Student Opinion

Many students have already gotten a taste of the new digital SAT through the digital PSAT administered in October 2023. 

Neha Konatham, a junior who has taken both the December SAT, which was on paper, and the digital PSAT, says that she has mixed feelings about the adaptive quality of the test. “What I don’t like is that everyone doesn’t get the same questions. If you do badly on the first module, you get an easier one, but other people get a harder one. On the other hand, it is helpful for people. If you did really bad on the first part, the second part would be easier so you would get more points than if you were to get the same thing as everyone else.” She also adds that she preferred the shorter passages on the digital PSAT. Since there was less information, it was easier for her to understand each passage. 

April Zhang is another junior who took both the December SAT and the digital PSAT. She also had a more negative view of the adaptive aspect. She says it’s “a bit scary to me, as I know I don’t test super consistently. A lot of the time, I need some time to warm up and that can impact me negatively if the test is adaptive.”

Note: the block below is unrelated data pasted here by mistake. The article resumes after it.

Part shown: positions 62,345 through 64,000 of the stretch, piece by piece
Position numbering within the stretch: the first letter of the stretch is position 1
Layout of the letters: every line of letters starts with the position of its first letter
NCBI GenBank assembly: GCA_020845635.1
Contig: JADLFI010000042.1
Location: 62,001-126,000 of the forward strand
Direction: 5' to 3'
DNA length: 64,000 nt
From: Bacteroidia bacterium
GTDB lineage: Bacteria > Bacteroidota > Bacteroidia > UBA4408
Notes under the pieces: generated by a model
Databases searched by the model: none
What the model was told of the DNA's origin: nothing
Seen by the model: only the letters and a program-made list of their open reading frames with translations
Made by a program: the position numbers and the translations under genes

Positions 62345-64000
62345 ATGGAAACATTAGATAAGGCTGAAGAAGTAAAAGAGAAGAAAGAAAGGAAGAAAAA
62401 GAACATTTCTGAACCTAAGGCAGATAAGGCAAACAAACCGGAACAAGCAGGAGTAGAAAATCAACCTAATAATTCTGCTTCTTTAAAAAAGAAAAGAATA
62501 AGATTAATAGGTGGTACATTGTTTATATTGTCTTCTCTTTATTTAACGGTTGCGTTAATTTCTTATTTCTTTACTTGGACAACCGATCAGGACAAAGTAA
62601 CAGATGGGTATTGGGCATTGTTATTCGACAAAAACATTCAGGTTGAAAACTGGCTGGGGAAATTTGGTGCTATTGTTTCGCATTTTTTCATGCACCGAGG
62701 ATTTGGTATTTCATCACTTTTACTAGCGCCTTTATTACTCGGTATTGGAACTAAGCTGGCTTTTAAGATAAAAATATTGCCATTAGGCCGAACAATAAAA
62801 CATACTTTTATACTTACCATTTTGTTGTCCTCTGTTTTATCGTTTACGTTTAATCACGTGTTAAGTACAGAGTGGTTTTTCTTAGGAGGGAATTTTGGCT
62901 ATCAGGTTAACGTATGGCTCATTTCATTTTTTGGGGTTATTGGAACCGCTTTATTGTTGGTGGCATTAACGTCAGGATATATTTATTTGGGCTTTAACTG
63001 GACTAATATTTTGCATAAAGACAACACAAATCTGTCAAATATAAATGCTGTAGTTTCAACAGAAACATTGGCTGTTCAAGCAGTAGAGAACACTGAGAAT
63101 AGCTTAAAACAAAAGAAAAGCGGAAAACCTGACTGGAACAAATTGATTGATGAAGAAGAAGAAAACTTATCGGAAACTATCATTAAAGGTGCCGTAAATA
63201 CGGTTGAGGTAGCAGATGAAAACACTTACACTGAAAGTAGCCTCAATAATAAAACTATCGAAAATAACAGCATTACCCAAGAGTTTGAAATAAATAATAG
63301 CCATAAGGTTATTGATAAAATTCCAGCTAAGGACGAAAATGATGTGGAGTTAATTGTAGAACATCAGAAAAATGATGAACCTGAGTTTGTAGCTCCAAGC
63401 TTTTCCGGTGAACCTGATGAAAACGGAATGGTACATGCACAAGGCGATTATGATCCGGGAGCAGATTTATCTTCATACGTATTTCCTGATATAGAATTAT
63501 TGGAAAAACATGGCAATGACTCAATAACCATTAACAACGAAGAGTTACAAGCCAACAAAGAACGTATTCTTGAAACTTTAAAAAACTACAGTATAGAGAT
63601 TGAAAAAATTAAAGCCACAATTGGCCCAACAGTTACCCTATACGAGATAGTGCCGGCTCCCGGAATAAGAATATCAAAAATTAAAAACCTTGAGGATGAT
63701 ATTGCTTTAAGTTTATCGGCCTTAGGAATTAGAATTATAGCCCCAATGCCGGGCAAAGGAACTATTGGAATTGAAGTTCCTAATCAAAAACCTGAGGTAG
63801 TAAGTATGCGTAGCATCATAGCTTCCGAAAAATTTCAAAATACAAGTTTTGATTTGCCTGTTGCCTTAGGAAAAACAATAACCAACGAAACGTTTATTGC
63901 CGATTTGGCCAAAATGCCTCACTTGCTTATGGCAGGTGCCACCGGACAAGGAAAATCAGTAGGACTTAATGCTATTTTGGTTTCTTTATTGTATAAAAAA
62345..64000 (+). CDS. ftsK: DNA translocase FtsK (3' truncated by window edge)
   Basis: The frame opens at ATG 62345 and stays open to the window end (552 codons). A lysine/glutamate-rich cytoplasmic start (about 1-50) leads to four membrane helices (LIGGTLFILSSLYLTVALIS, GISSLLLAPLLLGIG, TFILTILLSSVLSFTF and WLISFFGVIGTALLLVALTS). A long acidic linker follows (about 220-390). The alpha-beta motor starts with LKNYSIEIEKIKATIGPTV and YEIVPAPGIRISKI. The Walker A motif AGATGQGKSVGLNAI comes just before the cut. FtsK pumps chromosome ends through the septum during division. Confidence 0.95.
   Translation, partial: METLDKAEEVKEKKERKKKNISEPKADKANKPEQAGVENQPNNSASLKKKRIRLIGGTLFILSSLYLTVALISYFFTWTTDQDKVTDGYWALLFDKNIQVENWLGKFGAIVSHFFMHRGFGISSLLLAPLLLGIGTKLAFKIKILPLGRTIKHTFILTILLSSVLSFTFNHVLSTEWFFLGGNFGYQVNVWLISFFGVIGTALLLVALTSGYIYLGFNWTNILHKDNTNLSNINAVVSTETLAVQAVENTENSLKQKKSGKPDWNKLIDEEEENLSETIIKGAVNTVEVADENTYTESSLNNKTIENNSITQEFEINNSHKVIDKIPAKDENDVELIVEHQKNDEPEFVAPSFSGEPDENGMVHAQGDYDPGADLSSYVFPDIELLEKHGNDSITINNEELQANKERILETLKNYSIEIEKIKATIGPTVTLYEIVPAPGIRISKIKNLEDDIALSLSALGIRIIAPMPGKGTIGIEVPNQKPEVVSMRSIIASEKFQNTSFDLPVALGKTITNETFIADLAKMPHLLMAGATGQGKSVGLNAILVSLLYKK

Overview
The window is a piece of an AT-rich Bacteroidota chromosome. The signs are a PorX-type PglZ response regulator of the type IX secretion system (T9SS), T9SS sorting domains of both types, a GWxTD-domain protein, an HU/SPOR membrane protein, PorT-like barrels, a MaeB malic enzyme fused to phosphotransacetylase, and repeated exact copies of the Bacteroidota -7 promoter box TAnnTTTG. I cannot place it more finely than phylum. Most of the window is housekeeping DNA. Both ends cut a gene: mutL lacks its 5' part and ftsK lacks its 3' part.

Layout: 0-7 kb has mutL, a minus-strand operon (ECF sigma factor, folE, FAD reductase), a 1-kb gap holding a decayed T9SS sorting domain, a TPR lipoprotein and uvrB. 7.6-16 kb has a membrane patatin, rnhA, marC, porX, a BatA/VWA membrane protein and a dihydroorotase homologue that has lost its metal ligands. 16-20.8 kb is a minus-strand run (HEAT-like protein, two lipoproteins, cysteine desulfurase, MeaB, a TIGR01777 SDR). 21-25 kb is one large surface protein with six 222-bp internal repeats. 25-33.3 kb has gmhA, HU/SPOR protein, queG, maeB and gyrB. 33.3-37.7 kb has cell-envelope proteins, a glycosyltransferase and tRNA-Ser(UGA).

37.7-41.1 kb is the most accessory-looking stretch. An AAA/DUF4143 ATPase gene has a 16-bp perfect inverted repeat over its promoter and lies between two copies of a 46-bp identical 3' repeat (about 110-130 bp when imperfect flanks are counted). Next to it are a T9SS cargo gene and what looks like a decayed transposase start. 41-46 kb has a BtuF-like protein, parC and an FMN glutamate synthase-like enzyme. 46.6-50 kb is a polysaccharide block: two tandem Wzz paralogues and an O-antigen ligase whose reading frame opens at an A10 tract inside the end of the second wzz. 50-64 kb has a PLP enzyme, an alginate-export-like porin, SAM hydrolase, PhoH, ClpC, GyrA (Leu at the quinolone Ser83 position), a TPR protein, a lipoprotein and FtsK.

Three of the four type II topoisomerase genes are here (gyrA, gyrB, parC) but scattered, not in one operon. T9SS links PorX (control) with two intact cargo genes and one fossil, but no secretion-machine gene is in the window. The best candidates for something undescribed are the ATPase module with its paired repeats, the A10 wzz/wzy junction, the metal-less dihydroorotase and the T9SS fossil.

She agrees that the shorter passages are easier, stating “Sometimes, one passage being confusing will affect multiple questions, and therefore it’s easy to get whole groups of questions wrong.”

Both Neha and April agreed that they didn’t mind taking the test on a computer rather than taking it on paper. April adds, “The electronic was better in terms of organization and I liked viewing a timer and the total questions.” They both agree that it is hard to say if one test is harder or easier than the other, as they each come with their own set of advantages and disadvantages.

How to Prepare

The PSAT was not the only chance to experience the testing application for the SAT. Any student can download Bluebook for free from CollegeBoard, which will be used on the testing day as well. On Bluebook, students can do a ‘Test Preview’ which will allow them to become familiar with the testing platform, or test their skills with the 4 full-length practice tests. Khan Academy is another free resource that can be used to learn about the different types of test questions and practice each skill individually.

Other Options

If a student finds the idea of a digital test unappealing, there are other options. For example, the ACT will continue to offer a paper version of their test (though they are introducing the option of a digital test as of Spring 2024). Another option would be to not take any type of standardized test at all. 

According to Inside Higher Ed, “only 4 percent of colleges that use the Common Application system require a standardized test such as the SAT or the ACT for admission.” For some people, this might mean spending their time on other efforts rather than studying for a test that may not be necessary for college applications.